The facility is in fact not so much a garage in the residential sense, but rather a business complex adjacent to the Burbank airport in the Los Angeles metropolitan area – a nondescript series of workshops that have been transformed into a conjoined mega showroom. I spent about eight hours there – about half of it, completely unsupervised and soaking it all in. The rest of the time I was following instructions from Jay’s production team on exactly where they wanted me and when.

It’s worth noting that Jay’s pride and joy is a 1955 Buick Roadmaster two-door in stunning silver and black that he’s had long enough to remember when he had to live in it for a short time. But his current collection spans some 200 cars across vast types. My favorite part about the overall collection was that each artifact or car has a purpose and a story. 

For example, Jay proudly displays a red first-generation Mazda Miata that belonged to his brother Patrick, who passed away from cancer in 2002.  During breaks between taping, Jay was hospitable enough to show me a few of his other standout cars and features; he showed me a record player inside one of his Imperials, and he sat on the trunk of his Packard Caribbean to show me how the self-leveling air suspension worked. 

Perhaps the most impressive aspect of the entire experience was the sense of organization among not only the production crew but within the facility itself. Every vehicle was connected to a battery tender and had ignition keys readily available for Jay’s use at a moment’s notice, and every vehicle – including the motorcycles – had a current registration sticker. I can only imagine the administrative work it must take to ensure that each of Jay’s rides stays current with the California DMV.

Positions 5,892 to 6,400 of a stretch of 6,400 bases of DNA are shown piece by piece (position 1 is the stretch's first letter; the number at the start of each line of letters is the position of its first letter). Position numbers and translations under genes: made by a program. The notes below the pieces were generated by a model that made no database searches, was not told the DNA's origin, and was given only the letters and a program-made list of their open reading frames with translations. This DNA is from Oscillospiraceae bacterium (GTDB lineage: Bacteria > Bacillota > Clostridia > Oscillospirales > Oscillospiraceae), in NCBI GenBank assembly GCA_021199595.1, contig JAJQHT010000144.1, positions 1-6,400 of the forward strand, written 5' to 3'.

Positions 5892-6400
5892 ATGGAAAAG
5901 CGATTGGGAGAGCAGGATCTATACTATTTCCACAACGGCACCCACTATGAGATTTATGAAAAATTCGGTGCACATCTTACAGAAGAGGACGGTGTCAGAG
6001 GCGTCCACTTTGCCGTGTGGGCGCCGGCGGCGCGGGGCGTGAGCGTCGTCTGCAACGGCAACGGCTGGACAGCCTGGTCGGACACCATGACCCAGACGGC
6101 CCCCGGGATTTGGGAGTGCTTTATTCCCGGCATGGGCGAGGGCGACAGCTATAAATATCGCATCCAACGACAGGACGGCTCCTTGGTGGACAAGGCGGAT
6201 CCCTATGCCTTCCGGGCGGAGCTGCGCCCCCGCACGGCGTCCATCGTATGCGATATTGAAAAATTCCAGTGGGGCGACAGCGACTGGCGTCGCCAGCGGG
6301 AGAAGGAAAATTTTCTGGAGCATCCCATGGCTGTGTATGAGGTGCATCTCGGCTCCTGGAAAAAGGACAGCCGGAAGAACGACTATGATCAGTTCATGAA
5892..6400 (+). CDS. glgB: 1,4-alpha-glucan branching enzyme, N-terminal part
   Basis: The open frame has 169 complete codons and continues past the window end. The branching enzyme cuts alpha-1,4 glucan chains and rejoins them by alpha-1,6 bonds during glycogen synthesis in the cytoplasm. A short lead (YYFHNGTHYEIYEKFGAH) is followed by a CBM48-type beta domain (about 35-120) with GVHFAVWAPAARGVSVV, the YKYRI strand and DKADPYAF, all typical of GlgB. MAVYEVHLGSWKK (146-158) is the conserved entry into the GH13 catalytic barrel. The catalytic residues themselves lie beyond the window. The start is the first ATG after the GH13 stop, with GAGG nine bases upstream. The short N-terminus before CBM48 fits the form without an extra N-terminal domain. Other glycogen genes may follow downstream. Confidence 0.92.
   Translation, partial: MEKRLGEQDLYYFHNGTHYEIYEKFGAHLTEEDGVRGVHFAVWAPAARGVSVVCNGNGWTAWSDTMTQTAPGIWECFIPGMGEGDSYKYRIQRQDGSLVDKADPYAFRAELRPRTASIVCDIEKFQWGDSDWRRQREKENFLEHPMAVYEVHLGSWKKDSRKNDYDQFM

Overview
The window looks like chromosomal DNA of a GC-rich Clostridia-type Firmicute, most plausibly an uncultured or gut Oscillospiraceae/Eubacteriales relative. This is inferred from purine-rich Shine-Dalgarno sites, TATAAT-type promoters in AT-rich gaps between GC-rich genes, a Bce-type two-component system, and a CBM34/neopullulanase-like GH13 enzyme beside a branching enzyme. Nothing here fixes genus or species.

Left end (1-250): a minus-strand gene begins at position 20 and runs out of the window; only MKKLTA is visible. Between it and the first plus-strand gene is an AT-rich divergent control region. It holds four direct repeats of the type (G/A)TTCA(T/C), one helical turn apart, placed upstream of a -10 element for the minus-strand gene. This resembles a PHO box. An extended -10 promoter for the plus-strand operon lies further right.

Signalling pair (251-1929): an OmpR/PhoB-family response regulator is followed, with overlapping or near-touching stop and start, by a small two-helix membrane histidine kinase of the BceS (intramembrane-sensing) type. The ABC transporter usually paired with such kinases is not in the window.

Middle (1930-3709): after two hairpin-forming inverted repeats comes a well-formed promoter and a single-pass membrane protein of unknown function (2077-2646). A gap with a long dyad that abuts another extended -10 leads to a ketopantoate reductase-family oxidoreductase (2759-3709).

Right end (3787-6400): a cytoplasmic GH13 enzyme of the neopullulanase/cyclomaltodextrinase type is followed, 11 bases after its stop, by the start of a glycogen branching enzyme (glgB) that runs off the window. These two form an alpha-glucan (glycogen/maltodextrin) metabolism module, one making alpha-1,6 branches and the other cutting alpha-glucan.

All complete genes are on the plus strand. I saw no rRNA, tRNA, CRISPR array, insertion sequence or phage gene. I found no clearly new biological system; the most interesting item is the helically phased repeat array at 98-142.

Beyond all the glitz and glamour of Jay’s shiny toybox, deep down inside he’s a car enthusiast just like so many of us. I thank him graciously for extending hospitality to a crazy Acura collector from Arizona. Can’t wait to see how the episode turns out when it airs this summer!

Tyson’s appearance on “Jay Leno’s Garage” is scheduled to air this summer.

Tyson Hugie
Tyson Hugie
Tyson Hugie grew up in a family of gearheads and enjoys anything to do with automotive and motorsports. He is a contributing editor to Redline Reviews, a YouTube channel with coverage from major auto shows. He also writes for Arizona Driver Magazine and holds leadership positions with a number of car clubs. Tyson has lived in Arizona for 10 years and his current obsession is Japanese cars from the early 1990s which, though hard to believe, are now becoming classics. Tyson can usually be found exploring offbeat and obscure road trip destinations on his blog "Drive to Five," which started as a way to share travel stories and experiences with his now-550,000-mile Acura.


  1. Tyson that Packard suspension was new for 1955 and is not Air. It is electric Torsion Bar Leveling and is very unique in the industry. You can find out more in Jay’s video review of his 1955 Caribbean.
    “Ask the man who owns one”

  2. Hey Jay met you at the Punch Line in Sandy Springs GA back in the 80’s. I have a 2001 Silverado with 499,900 miles. Would love to talk to the experts about keeping Bib Blue for another 500,00 miles